Vault's Careers Blog

Career advice and job search strategies for the modern careerist

Are Unemployment Checks Holding Us Back?

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Senators from left, Sen. Tom Harkin, D-Iowa, Sen. Al Franken, D-Minn., Sen. Paul Kirk, D-Mass. and Sen. Charles Schumer, D-N.Y. takes part in news conference on Capitol Hill in Washington, Tuesday, Oct. 20, 2009, to discuss extending unemployment benefits.

AP Photo/Harry Hamburg

Despite signs that the economy has made slow but significant strides, America still has a rough year ahead in terms of unemployment.  And for those who rely on unemployment benefits, things might be about to get a lot rougher: the latest jobs bill, which included extended unemployment benefits, failed 45-52 in the Senate, with 12 Democrats voting against it.  As a result, by the end of this week, 903,000 long-term unemployed who otherwise would have received benefits will have missed checks.

Depending on your stance, the government is either deciding not to help anymore or taking a tough love approach when it comes to America’s jobless.

“We have 99 weeks of unemployment insurance.  The question comes, how long do you continue before people just don’t want to go back to work at all?” Senator Dianne Feinstein said, explaining her reasoning for voting against the bill.

But is that true?  Has unemployment created a culture where Americans expect a handout in a crisis and are more likely to decrease their search efforts to take what they might feel to be a “Well deserved vacation?”

Connie Thanasoulis-Cerrachio, a career services expert at Vault.com, feels that there are two types of unemployed people.   “A lot of people who have made a good amount of money in the past and saved a bit may be very happy to take an ‘unemployed vacation’ by getting a check,” she said.  “There are those that might also say, ‘I’m finally getting back a little of what I paid into for all these years.’”

“Of course, those with money pressures will look right away and certainly not consider unemployment to be a respite,” she adds.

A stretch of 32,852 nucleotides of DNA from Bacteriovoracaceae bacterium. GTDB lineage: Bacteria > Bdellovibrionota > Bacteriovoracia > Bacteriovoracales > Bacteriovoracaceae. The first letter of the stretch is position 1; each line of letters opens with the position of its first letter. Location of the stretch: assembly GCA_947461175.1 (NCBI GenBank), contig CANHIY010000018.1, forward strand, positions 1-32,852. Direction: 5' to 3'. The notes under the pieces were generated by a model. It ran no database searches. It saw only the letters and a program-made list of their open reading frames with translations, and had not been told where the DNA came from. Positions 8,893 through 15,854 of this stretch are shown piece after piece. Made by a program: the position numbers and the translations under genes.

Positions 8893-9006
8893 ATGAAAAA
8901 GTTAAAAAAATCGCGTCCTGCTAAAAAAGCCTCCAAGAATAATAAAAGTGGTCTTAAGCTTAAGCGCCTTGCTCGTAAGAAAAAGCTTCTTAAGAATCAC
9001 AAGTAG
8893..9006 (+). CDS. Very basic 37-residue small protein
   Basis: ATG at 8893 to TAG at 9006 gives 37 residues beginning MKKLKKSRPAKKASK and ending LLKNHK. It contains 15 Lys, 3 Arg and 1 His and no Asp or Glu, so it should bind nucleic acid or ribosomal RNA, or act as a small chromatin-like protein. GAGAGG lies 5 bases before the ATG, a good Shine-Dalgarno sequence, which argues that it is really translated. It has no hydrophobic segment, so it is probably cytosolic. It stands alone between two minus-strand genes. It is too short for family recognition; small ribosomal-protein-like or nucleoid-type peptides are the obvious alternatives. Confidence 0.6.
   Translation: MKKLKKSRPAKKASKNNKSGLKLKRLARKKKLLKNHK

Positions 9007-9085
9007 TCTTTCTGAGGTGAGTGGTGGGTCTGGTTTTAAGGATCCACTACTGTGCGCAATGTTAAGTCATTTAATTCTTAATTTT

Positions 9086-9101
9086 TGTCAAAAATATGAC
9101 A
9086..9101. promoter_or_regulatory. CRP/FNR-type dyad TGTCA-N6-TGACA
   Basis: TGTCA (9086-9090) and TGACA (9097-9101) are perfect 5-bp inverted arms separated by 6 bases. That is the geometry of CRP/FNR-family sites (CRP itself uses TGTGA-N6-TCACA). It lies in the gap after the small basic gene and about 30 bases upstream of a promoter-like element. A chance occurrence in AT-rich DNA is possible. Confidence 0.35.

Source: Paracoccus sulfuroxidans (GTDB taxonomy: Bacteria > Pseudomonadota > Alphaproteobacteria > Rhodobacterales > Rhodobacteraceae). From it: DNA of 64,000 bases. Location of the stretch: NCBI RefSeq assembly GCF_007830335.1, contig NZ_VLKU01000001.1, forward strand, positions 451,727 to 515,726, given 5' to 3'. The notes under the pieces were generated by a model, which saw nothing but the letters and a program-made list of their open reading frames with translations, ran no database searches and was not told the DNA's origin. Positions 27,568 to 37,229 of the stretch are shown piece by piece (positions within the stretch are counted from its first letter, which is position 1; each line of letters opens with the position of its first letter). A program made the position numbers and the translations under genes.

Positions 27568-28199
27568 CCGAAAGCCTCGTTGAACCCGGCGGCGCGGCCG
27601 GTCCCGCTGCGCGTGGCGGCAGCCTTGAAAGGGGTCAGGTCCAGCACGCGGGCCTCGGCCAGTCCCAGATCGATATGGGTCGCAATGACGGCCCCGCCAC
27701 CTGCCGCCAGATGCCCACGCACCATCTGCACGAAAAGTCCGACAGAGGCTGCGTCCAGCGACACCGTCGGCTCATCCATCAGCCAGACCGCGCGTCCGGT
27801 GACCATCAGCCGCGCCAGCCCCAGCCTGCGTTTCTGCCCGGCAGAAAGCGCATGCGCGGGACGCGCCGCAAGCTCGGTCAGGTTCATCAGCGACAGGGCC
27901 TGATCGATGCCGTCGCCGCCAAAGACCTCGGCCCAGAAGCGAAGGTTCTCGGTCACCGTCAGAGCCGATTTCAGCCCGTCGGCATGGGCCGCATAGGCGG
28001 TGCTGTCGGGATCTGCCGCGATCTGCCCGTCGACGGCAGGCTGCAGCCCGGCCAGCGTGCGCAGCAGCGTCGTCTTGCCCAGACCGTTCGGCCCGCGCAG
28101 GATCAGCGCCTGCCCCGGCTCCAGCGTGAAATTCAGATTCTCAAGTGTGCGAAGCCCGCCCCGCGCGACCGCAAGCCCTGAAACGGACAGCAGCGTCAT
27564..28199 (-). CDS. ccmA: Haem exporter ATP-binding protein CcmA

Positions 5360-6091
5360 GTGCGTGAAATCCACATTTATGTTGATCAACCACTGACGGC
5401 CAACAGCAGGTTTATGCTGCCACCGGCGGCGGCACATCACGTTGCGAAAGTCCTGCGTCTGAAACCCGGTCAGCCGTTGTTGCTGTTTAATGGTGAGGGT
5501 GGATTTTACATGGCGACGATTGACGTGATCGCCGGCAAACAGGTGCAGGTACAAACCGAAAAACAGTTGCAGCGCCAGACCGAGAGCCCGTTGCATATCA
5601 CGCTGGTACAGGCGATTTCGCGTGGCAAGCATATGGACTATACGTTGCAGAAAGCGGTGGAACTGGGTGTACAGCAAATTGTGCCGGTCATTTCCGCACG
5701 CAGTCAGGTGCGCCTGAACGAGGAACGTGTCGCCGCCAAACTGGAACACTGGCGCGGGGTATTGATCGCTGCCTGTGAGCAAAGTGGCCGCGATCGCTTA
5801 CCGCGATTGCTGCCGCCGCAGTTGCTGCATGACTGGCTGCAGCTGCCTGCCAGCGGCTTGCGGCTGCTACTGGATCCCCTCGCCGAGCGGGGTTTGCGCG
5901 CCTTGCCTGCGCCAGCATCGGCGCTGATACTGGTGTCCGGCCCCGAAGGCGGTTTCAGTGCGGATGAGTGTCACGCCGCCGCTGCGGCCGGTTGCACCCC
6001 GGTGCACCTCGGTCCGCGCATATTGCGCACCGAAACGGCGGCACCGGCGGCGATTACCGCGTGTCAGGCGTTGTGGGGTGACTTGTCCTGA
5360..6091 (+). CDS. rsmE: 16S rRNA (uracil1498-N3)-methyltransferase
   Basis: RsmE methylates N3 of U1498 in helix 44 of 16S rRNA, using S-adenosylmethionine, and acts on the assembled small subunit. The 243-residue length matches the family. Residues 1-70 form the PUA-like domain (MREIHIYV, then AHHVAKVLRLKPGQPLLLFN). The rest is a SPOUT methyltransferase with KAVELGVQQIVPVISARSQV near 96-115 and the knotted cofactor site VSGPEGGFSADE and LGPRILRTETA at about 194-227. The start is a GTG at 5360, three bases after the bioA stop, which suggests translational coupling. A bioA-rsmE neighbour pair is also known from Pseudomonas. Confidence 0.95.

Kristy, a New York-based talent agent who was unemployed last year until she started her own company, believes that unemployment is a necessity during these tough economic times, adding that extensions are warranted.  She feels unemployment won’t stop people from looking for full-time jobs, but believes it might be an impediment to search for part-time or freelance work.

“The regulations for unemployment state that you will not get any money for a day where you work, even if you only made $20,” she said.  “If a person is looking to gain experience and wants to take an internship or part-time position to build their resume, they lose unemployment benefits and could end up making less than unemployment provides.  I find that to be ridiculous.”

While Kristy was unhappy accepting money from the government, she realized that the benefits were necessary and believes extensions are a must until the economy corrects itself.  David, a recently unemployed mid-level government worker from Westchester, agrees, calling the extensions a safety net while he searches for work.

A former chief of staff, David is having trouble finding similar work in the political field.  “Translating my skills to the private sector is proving hard since I was a jack of all trades, and many employers don’t see me as having enough specialized experience,” he said.

David is getting his teachers’ certification and is grateful for the unemployment while he transitions to this new line of work.  At the same time, the extensions are helpful as he explores the new and necessary job search tools at his disposal.  “I have since expanded my LinkedIn profile and am soliciting praise from past connections,” he said.

Doris experienced a similar transition.  Having been unemployed in the past, after 9/11 rocked the economic landscape, Doris recently found herself in a similar position during this current fiscal crisis.  “After 9/11, the job market was very tight, especially in New York,” she said, pointing out that she was unemployed or underemployed for over two years.  “I collected unemployment and took on several consulting jobs until I was able to get permanent work again.  When I became unemployed again, I immediately started to look for work.”

But Doris is facing a different job market, just learning about the benefits of LinkedIn and Twitter.  She feels extensions keep people afloat while they muddle through all that there is to a job search.

“I’m being very aggressive,” she said.  “But I know some people who just don’t want to collect unemployment and will take any job.  I’m not really sure that is the way to go either.”

But with time no longer on the side of the unemployed, job seekers must act quickly to find the job they want.  Connie says the key is to execute a successful job search.  She doesn’t feel everyone spends enough time doing so and believes the immediate failure causes many job seekers to give up and just collect unemployment until their economic situation becomes dire.   That may no longer be an option.

“If you are not successful, you get frustrated and bitter, and will feel that the extensions were the only way to go,” she said.  “A lot of time needs to be invested: Networking, which people think is all about asking for a job; following up, which most people hate; and erasing that feeling of entitlement many Gen Y workers feel – that’s the only way to be successful in a job search.”

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